Every day I talk to agency owners who are worried about losing a key employee and every day another key agency employee walks out the door so it's easy to see why finding and keeping talent is the #1 pain point for most agencies today. Unfortunately, having a laid back culture, flex time and more vacation isn’t enough anymore. I wrote an article for Forbes on this topic and I identified several ways (based on our research with almost 1,000 agency employees) agencies are upping their game to keep their best team members. As always — I hope it’s helpful and I’d love to hear how you’re managing this challenge.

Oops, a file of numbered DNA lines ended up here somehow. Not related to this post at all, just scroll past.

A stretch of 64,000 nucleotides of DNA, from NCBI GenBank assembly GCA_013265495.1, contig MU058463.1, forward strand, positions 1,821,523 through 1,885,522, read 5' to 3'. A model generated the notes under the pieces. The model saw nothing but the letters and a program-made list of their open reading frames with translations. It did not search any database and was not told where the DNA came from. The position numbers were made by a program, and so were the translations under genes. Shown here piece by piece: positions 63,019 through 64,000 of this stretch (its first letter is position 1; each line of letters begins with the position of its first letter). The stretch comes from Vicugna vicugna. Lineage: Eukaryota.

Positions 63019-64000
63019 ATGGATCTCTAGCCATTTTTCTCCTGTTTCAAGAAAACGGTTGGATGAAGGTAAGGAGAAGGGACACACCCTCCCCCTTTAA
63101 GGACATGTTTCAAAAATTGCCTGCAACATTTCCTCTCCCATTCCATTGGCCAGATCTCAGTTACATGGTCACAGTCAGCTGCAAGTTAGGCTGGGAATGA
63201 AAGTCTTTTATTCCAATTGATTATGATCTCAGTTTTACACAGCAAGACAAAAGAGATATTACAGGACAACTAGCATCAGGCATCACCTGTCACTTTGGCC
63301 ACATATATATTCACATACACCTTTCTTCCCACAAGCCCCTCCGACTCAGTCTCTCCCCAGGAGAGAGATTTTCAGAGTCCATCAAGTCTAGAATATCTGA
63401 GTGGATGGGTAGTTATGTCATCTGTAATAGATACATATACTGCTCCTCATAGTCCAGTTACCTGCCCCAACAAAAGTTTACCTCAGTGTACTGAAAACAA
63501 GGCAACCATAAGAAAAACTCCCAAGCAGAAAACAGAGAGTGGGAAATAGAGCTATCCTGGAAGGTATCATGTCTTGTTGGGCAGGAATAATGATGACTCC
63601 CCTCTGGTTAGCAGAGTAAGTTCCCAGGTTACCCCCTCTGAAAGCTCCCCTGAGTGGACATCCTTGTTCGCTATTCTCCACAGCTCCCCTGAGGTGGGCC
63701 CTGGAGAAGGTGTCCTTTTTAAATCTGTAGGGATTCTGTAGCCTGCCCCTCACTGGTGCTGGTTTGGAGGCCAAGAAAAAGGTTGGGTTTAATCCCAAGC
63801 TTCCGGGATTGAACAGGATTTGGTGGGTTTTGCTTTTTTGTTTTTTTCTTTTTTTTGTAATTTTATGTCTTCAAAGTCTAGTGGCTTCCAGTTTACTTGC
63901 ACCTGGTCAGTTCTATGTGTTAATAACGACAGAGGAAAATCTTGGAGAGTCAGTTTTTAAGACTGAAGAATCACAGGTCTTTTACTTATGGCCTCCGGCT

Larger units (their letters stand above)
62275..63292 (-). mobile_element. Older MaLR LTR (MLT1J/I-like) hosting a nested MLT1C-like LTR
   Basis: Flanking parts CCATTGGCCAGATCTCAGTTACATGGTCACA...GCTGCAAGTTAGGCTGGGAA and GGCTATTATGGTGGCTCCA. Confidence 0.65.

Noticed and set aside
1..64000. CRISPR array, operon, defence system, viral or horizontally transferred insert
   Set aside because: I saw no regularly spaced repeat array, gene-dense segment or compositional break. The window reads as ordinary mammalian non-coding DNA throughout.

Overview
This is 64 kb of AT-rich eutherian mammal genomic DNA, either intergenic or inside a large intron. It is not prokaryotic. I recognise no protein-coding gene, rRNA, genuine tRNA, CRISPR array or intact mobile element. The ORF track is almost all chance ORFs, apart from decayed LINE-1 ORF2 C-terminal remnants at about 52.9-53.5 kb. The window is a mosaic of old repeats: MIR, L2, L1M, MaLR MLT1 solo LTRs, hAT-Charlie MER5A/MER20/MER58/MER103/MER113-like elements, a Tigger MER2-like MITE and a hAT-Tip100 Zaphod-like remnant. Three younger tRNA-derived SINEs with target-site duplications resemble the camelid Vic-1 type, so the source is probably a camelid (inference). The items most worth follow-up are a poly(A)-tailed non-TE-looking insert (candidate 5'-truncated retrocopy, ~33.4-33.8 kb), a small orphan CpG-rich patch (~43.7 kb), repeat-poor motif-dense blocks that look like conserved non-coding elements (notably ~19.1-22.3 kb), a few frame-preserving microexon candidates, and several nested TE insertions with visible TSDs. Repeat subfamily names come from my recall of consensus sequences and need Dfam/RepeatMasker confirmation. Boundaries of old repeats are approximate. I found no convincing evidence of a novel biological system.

If there is an Achille’s heel for agency owners, it’s the ability to have candid conversations with members of their team. In our work with over 250 agencies a year, this is a pattern I’ve come to recognize all too often. A strong, charismatic owner is petrified to be honest with a member of their team. So they either avoid the topic altogether or they pussyfoot around the discussion, leaving the employee in the dark but feeling as though they can check it off the list. I have my own theories about why so many agency owners allow this weakness to paralyze their agency’s growth but whatever the root cause, it’s one of the biggest barriers to building the agency you deserve to own. See if any of these seem familiar: You don’t do regular reviews of your team You often find yourself talking (and repeating the same conversation) about an employee with your business partner or another employee that serves in a leadership role You have a love/hate relationship with a superstar performer who isn’t in alignment with your agency’s culture You tiptoe around conversations because you’re afraid of the repercussions You believe that having frank conversations that hold people accountable is not good for your agency’s culture You can be good at just about everything else, but if you can’t cultivate a culture of respectful candor — you’re going to hit a brick wall. Again and again. This is a leadership issue. This is a maturity issue, and this is a profitability and growth issue. If you want to attract and retain top performers — you have to be willing to rise above your discomfort and be candid with them. Beyond that, you [...]